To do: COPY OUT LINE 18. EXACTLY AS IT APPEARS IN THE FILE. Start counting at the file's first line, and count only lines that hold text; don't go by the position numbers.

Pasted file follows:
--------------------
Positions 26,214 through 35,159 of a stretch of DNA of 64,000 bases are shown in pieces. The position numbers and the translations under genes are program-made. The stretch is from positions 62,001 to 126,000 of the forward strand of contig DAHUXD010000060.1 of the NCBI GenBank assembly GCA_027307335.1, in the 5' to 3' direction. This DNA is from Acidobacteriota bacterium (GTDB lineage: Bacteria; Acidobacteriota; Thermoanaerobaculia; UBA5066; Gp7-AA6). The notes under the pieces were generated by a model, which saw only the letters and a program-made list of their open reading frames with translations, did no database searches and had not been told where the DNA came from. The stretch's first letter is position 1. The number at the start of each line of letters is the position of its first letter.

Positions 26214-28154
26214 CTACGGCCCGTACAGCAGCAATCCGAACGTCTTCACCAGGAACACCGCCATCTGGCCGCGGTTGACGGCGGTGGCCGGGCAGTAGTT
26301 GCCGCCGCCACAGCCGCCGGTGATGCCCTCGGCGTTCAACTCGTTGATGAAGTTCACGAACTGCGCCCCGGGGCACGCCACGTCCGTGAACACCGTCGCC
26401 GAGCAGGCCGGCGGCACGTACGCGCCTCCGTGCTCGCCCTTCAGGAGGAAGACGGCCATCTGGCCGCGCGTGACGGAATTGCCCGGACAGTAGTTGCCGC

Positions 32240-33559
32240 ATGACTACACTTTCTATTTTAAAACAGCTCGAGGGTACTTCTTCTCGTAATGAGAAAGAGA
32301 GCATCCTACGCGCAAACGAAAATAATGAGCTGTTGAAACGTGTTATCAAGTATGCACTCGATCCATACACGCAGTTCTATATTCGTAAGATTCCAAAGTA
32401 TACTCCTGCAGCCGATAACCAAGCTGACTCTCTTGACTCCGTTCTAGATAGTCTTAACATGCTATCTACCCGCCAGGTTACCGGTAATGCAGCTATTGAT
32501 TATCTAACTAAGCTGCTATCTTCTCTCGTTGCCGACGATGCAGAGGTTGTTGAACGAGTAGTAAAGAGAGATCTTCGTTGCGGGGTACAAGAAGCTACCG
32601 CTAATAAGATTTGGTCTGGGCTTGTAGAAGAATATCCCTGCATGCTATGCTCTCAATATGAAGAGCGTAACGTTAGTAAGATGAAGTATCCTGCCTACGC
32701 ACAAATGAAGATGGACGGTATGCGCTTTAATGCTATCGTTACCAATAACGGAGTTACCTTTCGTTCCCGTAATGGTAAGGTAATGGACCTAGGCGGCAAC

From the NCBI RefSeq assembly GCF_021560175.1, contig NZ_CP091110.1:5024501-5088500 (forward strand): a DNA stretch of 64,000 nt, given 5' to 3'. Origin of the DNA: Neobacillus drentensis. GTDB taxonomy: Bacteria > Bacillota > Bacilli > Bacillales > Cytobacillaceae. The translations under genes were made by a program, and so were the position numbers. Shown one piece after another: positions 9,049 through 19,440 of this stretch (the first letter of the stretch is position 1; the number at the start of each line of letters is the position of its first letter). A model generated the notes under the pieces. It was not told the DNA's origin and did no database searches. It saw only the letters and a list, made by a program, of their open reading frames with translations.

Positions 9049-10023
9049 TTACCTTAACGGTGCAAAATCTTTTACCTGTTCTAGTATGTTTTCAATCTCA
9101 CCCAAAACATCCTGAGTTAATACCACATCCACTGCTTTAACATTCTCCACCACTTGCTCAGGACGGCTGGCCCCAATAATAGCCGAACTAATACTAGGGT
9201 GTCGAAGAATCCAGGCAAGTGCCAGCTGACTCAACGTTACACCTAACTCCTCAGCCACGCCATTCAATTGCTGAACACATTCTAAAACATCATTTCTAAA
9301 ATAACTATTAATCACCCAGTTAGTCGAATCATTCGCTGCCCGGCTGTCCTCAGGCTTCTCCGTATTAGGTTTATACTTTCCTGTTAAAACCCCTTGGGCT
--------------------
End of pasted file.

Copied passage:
9301 ATAACTATTAATCACCCAGTTAGTCGAATCATTCGCTGCCCGGCTGTCCTCAGGCTTCTCCGTATTAGGTTTATACTTTCCTGTTAAAACCCCTTGGGCT